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Cyprus property sales expected to fall in 11

Residential property sales on Cyprus are expected to continue to fall in 2011, a survey suggests.

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According to Nigel Howath, an independent property adviser who publishes Cyprus Property News, 83% of the 1,060 readers who expressed an opinion in his recent poll believe property sales "will continue to fall” for the rest of the year, after tumbling 15% in the first quarter of 2011 compared with the same period a year earlier.

Property sales in Cyprus peaked in 2007, when more than 21,000 properties were sold — of which more than 11,000 were purchased by overseas buyers. Last year only 8,598 changed hands, of which just 2,030 were bought by overseas buyers, although this was slightly more than the year before, Howath said.

Yesterday, Cyprus’s Department of Lands & Surveys revealed that the number of properties sold in April slipped to the lowest level since January 2009, with the number — 542 — almost 20% below the same month in 2010.

During the first quarter of 2011 property sales are just 4% higher than the number sold during the first quarter of 2009 (which was the poorest year for sales since 2002), according to Cyprus Property News.

“What seems to be happening now is that the overseas market is picking up, but the domestic market is falling back,” Howath said in an interview.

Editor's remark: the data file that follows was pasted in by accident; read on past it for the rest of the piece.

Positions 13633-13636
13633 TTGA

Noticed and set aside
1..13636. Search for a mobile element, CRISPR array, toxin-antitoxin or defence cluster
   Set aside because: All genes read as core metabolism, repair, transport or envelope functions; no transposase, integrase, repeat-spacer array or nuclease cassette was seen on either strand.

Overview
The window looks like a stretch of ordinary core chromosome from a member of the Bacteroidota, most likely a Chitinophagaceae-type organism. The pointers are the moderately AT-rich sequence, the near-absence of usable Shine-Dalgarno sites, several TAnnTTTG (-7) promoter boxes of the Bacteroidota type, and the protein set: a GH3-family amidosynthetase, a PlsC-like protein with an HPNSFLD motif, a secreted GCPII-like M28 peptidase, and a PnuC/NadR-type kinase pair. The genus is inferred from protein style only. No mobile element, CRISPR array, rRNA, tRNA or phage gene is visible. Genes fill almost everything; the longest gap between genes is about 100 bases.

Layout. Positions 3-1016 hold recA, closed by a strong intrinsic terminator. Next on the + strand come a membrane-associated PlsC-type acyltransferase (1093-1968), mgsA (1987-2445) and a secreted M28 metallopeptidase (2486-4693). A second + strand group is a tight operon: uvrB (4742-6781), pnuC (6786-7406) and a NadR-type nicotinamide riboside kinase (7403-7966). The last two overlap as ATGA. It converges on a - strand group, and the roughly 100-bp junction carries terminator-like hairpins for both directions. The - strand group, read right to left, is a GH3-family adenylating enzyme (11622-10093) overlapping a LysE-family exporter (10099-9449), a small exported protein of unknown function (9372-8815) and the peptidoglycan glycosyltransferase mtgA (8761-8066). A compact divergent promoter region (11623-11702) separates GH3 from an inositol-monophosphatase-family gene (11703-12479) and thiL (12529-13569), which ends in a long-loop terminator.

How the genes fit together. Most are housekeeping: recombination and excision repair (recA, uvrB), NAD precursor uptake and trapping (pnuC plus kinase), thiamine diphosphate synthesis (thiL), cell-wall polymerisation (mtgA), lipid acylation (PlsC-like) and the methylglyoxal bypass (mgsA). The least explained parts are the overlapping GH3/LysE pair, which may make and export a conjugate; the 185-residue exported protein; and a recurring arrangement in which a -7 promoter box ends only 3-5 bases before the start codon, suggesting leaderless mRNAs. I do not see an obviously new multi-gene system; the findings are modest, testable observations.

According to Howath, buyers from Russia are helping to keep the market from falling more than it otherwise might, as “the number of British buyers has been declining for some time”.

Chris Hadjikyriakos, sales manager for a Cyprus real estate company, BuySell Cyprus, said in a recent report that Russian buyers accounted for 60% of the company’s total sales, compared with no more than 10% just three years ago, Howath wrote in his report on his website’s recent survey, noting that the number of buyers from Norway and Britons who have worked in the Middle East has also increased, but to a lesser extent.

“According to Howath, Cyprus’s real estate industry is hoping that recently amended legislation and other buyer-friendly changes will encourage more people into the market.

“For example, buyers will now be able to pay the amount that developers owe on a property directly to the lender, and their contract will take precedence over any mortgage owed by a third person on the property,” Howath noted.“This should enable them to avoid the pitfall that many others have fallen into, assuming that their lawyer investigates the mortgage situation and advises them correctly.”

Howath urged anyone considering buying in Cyprus to rent there for a while first, in order to gain a better sense of the market as well as to be sure that Cyprus life suits them.

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